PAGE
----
IPD captain Ross retires after 25 years

Published 12:00 am Saturday, September 25, 2021

Ross says he will miss his ‘brothers in blue’

On Thursday afternoon, the Ironton Police Department said good bye to one of its tenured police officers.

IPD detective Capt. Joe Ross retired after 25 years on the force.

Ross graduated from Dawson-Bryant High School in 1984. He joined the U.S. Army and was a combat engineer. He went on to attend Morehead State University and then went to through Ohio Police Officers Training Academy and became a police officer in 1993. He was an officer with the Coal Grove Police Department, the Proctorville Police Department and was a dispatcher for the Ohio State Highway Patrol before joining the IPD in 1996. He became the captain of the IPD detective division in 2013.

With 25 years of service, he has enough for full retirement and decided it was time to move on.

“A lot of things have changed, some things for the better, some things for the worse,” Ross said. “I always said, when I got my time in, I was going to go. Now, it is time to enjoy my family and my granddaughters.”

Even though he is leaving by his own choice, Ross said it was bittersweet.

“I’m still a young guy where I can do the job, but it is time to pass the torch on to the younger guys. Being a policeman is a young man’s game and I feel that this is their time,” said Ross, who is 56.

IPD Chief Pam Wagner called it a happy event for Ross, but not a happy event for her.

Ross hired in the same time as Wagner but they have known each other far longer since their mothers were best friends. Also hired at the same time was Tony Forrest.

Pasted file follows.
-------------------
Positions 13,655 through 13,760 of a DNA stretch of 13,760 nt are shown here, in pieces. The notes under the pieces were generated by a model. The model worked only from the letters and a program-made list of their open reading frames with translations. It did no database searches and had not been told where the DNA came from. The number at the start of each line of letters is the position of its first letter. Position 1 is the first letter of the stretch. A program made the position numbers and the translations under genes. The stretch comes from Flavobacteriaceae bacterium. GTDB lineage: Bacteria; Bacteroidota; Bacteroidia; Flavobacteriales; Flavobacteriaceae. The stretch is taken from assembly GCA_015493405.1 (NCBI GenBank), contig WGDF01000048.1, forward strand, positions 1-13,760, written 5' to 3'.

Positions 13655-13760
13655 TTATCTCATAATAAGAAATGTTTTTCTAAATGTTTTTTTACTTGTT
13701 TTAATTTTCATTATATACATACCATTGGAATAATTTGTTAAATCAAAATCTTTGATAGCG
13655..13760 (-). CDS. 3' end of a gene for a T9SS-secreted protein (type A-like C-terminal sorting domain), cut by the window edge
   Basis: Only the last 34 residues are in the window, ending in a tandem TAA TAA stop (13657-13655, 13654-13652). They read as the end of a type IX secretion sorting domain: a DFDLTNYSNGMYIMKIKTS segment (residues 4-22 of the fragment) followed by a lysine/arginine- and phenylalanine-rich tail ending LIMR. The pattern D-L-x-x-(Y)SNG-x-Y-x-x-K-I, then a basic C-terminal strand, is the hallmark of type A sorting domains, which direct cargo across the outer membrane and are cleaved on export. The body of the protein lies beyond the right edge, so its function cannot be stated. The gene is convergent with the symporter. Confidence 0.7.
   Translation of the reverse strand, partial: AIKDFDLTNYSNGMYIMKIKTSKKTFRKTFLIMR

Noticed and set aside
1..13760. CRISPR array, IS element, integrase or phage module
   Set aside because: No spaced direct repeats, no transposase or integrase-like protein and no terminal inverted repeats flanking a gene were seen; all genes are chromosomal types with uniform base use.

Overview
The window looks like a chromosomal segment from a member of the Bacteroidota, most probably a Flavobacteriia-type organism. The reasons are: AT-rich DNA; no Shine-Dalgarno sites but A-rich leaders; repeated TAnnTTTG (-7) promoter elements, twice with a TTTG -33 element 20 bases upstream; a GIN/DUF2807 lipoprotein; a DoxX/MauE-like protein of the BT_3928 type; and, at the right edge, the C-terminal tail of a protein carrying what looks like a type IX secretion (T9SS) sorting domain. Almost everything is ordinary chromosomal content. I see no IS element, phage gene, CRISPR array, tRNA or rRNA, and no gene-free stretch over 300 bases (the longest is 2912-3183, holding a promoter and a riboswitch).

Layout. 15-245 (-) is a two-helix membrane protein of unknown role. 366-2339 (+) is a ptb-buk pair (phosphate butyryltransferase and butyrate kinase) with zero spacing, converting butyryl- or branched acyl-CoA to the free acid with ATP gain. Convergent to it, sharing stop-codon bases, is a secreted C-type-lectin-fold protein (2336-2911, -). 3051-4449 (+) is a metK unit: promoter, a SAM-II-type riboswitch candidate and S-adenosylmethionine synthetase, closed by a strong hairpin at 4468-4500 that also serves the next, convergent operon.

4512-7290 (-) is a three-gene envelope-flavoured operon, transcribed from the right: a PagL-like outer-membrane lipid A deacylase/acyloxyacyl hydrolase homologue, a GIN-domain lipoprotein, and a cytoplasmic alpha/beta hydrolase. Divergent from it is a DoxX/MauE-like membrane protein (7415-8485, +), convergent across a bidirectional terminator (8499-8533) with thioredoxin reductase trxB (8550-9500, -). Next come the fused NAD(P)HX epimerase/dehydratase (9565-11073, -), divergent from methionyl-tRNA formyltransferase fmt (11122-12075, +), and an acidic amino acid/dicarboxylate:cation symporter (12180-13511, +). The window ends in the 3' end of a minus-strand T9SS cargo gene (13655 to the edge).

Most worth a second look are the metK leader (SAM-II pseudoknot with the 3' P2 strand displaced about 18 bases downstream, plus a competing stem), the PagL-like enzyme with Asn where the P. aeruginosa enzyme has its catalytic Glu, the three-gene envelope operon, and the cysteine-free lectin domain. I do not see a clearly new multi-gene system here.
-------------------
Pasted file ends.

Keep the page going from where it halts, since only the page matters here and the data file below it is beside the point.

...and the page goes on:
“I’ve been with those two since 1996 and it was enjoyable to work with them for my whole career,” Ross said. “We’ve had each other’s backs since we started.”

Wagner thanked Ross’ wife, Teresa, and their daughter, Sammy and added that the family of police officers are the unsung heroes in law enforcement.

She noted that Ross had numerous accolades over his years of service, including an accommodation of valor in 1998 for entering a burning house to rescue a man, one in 2001 for a fraud investigation that lead to conviction and some of the victim’s money being returned and one in 2011 for his part in arresting an armed man who was robbing the Bob Clyse auto dealership. He has also received accolades from other agencies such as the DEA and FBI.

Ross was presented with a plaque from the mayor’s office honoring his 25 years of service and a large piece of art from the IPD that had the police flag, his badge and his name on it.

Ross thanked everyone for the gifts and for attending his retirement party.

“It is a bittersweet day. I really enjoyed the police department, I was passionate about my job,” he said. “I will miss the people I worked with, you are my brothers in blue. I love each and every one of them including all the ones I worked with in the past. I am going to miss the friendship and the brotherhood we have in each other.

The thing that Ross won’t miss is the phone calls that come in at all hours of the day, which took him away from family dinners and other events.

“I am not going to miss all the doom and gloom that comes with this job,” he said. “We deal with other people’s problems and sometimes, we forget that we have our own problems. I want to focus more on my family.”

Ross may be retiring from the IPD, but he will continue to use his investigation skills with his new job as the supervisor of the Children’s’ Services investigation division.

“The two jobs kind of intermingle,” he said. “I’ve worked hand in hand with them and I am very familiar with their job. I know almost everyone who works there and the opportunity arose and I thought it was a great opportunity.”